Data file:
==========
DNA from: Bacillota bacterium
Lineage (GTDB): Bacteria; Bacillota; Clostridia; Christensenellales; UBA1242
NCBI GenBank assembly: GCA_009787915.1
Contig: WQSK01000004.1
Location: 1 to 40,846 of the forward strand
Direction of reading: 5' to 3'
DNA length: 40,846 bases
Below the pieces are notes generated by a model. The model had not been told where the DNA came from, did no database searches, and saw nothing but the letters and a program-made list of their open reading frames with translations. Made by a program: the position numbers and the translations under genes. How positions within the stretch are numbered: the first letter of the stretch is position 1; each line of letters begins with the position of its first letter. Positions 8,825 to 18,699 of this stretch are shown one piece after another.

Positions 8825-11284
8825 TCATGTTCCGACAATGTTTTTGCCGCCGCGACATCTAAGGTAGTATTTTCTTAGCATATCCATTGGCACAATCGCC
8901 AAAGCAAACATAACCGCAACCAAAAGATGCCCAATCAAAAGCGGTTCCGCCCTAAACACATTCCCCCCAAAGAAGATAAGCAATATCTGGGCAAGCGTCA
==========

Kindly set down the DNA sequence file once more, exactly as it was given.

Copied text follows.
DNA from: Bacillota bacterium
Lineage (GTDB): Bacteria; Bacillota; Clostridia; Christensenellales; UBA1242
NCBI GenBank assembly: GCA_009787915.1
Contig: WQSK01000004.1
Location: 1 to 40,846 of the forward strand
Direction of reading: 5' to 3'
DNA length: 40,846 bases
Below the pieces are notes generated by a model. The model had not been told where the DNA came from, did no database searches, and saw nothing but the letters and a program-made list of their open reading frames with translations. Made by a program: the position numbers and the translations under genes. How positions within the stretch are numbered: the first letter of the stretch is position 1; each line of letters begins with the position of its first letter. Positions 8,825 to 18,699 of this stretch are shown one piece after another.

Positions 8825-11284
8825 TCATGTTCCGACAATGTTTTTGCCGCCGCGACATCTAAGGTAGTATTTTCTTAGCATATCCATTGGCACAATCGCC
8901 AAAGCAAACATAACCGCAACCAAAAGATGCCCAATCAAAAGCGGTTCCGCCCTAAACACATTCCCCCCAAAGAAGATAAGCAATATCTGGGCAAGCGTCA